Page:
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  • Valentine's Day Statistics

    Although Valentine's Day represents the single busiest day of the year, it ranks fourth in the number of transactions for a holiday. The reason is because most of the sales are concentrated on one single day.

    The other holidays are spread out over several days or, in the case of Christmas, over several weeks.

    However, you'll be glad to know that the average Valentine's Day transaction is higher than the average sale for any other holiday.

    What is Being Bought?

    By far the majority of Valentine's Day orders involve cut flowers. They represent 79 percent of all the sales for the holiday.

    Coming in second are flowering plants with 14 percent of sales. Bedding and garden plants make up 4 percent of sales and green plants account for the last 3 percent.

    Although the dominance of cut flower sales may not be a surprise to any florist, how those sales break down is probably not as well known.

    Almost half of the cut flowers purchased (47 percent) are roses. Next are mixed flowers (29 percent). Carnations represent 14 percent, and other single flower types account for 10 percent.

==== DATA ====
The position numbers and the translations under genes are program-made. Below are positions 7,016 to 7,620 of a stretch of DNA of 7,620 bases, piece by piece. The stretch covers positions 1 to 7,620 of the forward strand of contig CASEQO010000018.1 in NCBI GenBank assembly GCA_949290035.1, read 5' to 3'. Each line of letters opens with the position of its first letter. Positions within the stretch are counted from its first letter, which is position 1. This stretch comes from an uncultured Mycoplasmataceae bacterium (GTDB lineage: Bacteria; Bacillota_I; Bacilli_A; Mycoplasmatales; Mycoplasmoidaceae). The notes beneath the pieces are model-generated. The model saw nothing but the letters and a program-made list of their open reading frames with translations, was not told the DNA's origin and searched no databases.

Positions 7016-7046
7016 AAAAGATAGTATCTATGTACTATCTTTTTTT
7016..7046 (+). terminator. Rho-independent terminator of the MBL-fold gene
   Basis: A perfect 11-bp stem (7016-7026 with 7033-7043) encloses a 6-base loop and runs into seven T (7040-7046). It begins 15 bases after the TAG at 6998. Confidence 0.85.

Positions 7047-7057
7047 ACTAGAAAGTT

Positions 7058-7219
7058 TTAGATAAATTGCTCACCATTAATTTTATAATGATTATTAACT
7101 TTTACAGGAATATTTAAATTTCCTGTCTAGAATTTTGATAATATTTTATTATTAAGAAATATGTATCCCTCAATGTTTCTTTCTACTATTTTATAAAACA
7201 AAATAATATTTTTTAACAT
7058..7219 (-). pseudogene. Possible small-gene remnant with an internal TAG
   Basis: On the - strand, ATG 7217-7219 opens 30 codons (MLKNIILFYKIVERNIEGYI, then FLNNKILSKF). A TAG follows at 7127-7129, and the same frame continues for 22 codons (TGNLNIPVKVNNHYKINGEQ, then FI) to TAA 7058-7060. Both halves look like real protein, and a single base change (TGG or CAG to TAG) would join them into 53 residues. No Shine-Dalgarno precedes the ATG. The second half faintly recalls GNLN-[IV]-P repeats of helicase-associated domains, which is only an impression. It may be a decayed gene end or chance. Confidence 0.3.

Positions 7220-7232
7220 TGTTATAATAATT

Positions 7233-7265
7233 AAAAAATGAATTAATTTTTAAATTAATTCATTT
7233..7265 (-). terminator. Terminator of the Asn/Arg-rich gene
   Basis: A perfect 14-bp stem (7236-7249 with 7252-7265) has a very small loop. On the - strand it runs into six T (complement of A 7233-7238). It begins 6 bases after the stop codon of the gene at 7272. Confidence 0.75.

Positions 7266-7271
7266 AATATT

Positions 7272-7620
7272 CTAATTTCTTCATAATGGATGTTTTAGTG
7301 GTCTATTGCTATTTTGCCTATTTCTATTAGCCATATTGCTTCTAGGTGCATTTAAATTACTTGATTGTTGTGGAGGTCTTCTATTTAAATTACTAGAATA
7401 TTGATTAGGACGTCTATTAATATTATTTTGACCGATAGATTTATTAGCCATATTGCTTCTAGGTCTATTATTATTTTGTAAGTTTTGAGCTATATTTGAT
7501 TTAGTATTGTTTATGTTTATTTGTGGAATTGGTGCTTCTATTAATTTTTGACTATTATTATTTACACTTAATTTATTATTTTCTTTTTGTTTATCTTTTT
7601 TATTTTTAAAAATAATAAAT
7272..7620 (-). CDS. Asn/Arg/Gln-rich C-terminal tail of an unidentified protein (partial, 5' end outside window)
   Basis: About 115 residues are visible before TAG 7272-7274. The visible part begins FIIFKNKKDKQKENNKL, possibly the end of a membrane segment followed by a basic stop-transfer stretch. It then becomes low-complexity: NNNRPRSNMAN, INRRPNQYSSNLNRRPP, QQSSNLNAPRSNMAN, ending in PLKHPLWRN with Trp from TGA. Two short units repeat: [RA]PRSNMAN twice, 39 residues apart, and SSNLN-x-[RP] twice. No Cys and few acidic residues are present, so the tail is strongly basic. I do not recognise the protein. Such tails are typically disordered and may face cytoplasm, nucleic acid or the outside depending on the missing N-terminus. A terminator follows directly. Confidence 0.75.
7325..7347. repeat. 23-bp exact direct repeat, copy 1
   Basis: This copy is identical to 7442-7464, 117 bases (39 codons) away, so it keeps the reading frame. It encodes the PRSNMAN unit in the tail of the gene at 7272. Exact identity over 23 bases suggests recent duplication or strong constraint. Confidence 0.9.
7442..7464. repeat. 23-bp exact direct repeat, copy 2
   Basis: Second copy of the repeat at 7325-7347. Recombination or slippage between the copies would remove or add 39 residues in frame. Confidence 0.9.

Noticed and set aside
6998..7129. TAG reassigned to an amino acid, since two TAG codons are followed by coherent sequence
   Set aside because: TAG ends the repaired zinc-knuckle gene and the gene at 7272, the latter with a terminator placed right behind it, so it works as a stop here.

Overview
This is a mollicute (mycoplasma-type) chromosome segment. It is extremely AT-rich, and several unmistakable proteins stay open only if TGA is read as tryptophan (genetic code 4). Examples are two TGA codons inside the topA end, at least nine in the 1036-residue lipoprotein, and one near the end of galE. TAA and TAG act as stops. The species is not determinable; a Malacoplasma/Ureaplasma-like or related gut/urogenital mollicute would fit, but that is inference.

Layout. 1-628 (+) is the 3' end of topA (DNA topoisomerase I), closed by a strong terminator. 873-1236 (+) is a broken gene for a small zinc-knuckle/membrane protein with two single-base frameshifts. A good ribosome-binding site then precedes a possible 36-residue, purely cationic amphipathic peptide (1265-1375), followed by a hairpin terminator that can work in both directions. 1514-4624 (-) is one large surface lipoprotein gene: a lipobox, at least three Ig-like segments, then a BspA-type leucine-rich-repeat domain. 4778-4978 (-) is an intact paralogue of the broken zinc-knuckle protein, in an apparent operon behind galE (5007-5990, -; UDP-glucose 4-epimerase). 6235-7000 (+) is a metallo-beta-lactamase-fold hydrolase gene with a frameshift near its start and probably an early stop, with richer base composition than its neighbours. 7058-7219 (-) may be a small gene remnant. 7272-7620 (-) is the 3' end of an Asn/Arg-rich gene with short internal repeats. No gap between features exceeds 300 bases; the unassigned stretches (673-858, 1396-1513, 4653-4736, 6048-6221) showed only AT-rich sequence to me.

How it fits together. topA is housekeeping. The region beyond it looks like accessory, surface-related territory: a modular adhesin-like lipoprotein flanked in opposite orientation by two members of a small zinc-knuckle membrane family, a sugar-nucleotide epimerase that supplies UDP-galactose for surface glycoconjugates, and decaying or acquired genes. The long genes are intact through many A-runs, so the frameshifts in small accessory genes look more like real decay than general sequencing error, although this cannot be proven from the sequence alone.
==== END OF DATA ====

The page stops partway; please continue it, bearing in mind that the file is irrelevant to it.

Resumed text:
Of the roses florists sell for Valentine's, 73 percent are red. The remaining 27 percent is spread out between all the other colors, with pink being slightly ahead of the others.

    The Customer

    As you would expect, men make most of the Valentine's Day purchases — about 62 percent.

    The men buy flowers primarily for their wives or significant others (82 percent). The balance goes to daughters, mothers and friends.

    Women purchasers buy a little more broadly at Valentine's Day. Twenty-five percent of the purchases are for their mothers, while only 19 percent are for their husbands or significant others. Self purchases and then gifts for daughters, friends, parents, grandmothers, sisters and others (in that order) make up the balance.

    Plan Accordingly

    In the weeks leading up to Valentine's Day, use these statistics to sharpen your focus.

    For example, your advertising should primarily be directed toward men who want to honor their wives or significant others. That focus hits slightly over half the market.

    To reach the other half of the market, consider all the other possibilities. Many individuals besides spouses and significant others enjoy receiving flowers at Valentine's Day.

    Use Your Own Numbers, Too

    Make the most of Valentine's Day.

    Combine this information with your own historical sales data to make sure you are buying the proper product and targeting your market effectively.

    Source of data: American Floral Endowment Consumer Tracking Study September 1998 - August 1999.

     


     

     

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